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Re: non-free firmware in kernel modules, aggregation and unclear copyright notice.

On Tue, Apr 12, 2005 at 09:44:29AM -0700, David Schwartz wrote:
>	I would say that if not for the EULA, you could transfer ownership
> of the image to someone else. And if you legally acquired two copies of
> Windows, you could install both of them and transfer them. Otherwise,
> you could not sell a machine with the Windows OS installed unless you
> were a Microsoft OEM. Does Microsoft take the position that if you want
> to sell your PC, you must wipe the OS? Not that I know of.

[1] I think you've confused Microsoft's Original Equipment Manufacturer
License with Microsoft's End User License Agreement.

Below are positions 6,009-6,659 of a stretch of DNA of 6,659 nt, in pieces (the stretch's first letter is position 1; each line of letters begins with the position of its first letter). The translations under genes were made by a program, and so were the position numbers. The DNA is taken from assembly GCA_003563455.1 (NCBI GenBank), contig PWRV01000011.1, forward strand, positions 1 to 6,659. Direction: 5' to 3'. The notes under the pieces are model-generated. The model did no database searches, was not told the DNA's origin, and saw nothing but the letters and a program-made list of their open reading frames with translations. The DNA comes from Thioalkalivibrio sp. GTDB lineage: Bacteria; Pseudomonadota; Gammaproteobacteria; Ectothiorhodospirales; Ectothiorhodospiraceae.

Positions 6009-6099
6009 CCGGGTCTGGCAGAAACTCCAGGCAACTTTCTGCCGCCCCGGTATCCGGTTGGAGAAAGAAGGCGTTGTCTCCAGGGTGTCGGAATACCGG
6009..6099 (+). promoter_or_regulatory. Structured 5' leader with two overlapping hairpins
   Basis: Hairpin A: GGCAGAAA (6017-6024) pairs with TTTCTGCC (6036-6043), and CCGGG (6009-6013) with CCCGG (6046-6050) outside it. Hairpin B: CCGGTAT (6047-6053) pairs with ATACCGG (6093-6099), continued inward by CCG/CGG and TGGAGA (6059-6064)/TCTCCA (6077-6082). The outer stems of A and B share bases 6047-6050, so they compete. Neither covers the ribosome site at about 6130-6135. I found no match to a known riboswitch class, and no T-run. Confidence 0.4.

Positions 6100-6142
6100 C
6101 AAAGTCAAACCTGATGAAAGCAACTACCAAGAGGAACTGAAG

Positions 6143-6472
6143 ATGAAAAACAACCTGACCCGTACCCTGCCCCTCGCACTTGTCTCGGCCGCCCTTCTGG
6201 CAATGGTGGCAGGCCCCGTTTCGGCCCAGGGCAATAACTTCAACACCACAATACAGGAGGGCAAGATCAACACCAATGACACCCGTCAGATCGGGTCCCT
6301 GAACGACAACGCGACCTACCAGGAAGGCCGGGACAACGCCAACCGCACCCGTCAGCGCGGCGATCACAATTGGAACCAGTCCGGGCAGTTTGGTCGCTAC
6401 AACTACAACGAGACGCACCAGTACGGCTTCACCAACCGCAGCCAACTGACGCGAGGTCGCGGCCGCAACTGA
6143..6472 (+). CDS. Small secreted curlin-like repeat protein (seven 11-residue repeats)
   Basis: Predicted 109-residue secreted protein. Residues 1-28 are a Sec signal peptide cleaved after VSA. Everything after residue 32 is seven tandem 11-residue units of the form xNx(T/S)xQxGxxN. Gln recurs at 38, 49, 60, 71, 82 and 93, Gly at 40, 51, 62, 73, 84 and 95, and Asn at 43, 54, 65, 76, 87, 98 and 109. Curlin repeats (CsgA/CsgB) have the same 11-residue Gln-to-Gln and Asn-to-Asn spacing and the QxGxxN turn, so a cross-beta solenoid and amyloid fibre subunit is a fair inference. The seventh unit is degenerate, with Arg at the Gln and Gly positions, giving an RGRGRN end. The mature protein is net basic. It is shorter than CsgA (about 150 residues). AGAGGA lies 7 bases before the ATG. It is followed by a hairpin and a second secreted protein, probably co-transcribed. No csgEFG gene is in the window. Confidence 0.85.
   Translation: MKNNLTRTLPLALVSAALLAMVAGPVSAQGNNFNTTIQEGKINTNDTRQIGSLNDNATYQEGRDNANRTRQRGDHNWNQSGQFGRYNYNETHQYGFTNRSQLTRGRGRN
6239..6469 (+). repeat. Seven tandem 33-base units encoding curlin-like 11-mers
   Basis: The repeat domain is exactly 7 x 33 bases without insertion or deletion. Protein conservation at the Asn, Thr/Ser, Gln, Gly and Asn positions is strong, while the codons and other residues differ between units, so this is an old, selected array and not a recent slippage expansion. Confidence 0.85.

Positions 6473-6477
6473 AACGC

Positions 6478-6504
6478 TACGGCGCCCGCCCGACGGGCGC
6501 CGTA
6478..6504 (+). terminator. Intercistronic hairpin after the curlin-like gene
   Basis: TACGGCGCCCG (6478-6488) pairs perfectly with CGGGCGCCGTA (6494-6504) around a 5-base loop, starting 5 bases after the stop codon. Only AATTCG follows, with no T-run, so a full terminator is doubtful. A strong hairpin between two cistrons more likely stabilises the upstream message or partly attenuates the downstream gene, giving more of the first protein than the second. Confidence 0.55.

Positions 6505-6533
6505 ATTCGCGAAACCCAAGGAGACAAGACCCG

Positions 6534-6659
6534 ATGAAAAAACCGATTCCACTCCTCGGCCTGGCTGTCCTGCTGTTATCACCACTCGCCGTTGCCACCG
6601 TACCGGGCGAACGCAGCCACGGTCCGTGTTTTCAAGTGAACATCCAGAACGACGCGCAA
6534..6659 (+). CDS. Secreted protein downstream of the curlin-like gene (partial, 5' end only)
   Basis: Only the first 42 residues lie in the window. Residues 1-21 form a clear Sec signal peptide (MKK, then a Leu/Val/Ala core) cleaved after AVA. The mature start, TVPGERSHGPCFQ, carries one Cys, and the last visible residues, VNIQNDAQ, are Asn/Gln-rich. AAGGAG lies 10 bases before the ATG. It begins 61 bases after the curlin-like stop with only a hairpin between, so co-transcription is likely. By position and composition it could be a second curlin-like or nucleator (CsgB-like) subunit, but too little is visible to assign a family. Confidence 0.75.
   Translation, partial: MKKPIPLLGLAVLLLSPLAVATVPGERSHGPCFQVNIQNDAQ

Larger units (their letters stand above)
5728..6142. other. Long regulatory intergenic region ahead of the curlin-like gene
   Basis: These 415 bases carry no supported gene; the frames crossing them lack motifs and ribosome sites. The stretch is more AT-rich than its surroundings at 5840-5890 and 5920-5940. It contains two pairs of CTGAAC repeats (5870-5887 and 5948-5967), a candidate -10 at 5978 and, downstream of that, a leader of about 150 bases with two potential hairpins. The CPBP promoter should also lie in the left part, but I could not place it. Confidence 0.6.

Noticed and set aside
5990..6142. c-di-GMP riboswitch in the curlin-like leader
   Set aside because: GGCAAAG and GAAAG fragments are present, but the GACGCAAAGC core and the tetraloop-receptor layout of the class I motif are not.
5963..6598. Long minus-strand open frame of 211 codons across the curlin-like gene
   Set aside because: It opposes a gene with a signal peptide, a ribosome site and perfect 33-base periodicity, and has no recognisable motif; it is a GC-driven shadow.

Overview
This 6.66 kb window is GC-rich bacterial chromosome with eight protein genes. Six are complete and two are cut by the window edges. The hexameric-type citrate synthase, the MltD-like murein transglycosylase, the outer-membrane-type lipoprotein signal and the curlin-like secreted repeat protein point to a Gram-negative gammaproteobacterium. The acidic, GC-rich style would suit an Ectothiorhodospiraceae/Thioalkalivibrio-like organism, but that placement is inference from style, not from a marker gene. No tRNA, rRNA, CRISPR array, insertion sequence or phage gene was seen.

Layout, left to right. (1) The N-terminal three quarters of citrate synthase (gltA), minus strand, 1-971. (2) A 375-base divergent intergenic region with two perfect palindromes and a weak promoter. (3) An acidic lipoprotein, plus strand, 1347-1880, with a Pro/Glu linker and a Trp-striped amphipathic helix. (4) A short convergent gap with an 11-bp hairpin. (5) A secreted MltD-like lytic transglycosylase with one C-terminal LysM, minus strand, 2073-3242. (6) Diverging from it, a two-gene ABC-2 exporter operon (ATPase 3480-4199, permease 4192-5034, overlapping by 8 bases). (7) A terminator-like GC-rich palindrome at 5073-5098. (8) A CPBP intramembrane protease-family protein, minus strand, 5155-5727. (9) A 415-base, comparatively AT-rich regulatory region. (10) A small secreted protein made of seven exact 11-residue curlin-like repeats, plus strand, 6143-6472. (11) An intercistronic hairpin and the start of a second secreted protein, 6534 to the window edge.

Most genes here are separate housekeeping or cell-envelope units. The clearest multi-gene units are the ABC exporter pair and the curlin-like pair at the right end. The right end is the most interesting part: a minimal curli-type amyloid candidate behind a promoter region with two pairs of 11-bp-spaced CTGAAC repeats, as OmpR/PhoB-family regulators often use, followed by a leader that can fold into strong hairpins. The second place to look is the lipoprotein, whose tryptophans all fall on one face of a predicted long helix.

[2] The grounds for Microsoft's EULA are much weaker than the grounds
for the GPL restrctions on the production of derivative works.

At least with the GPL, you're getting something you didn't already have
(rights restricted to the copyright holder -- for example, in the states,
under 17 USC 106).

With Microsoft's EULA, it's not clear that you're getting anything
in exchange for complying with the copyright -- at least not in the
U.S. which is where Microsoft is based.  You already have a number of
rights (17 USC 107, 17 USC 117), and while the DMCA has put into law
that you can't bypass copyright protection (17 USC 1201), it seems to
allow bypassing technological defects which would prevent actions allowed
under copyright.

It's probably worth noting that legal actions based on Microsoft's
EULA are settled out of court -- Microsoft has a history putting a
lot of direct and indirect pressure on people charged with violating
the agreement and, in the rare case where someone has stood up to the
pressure, of cutting their losses and settling out of court.


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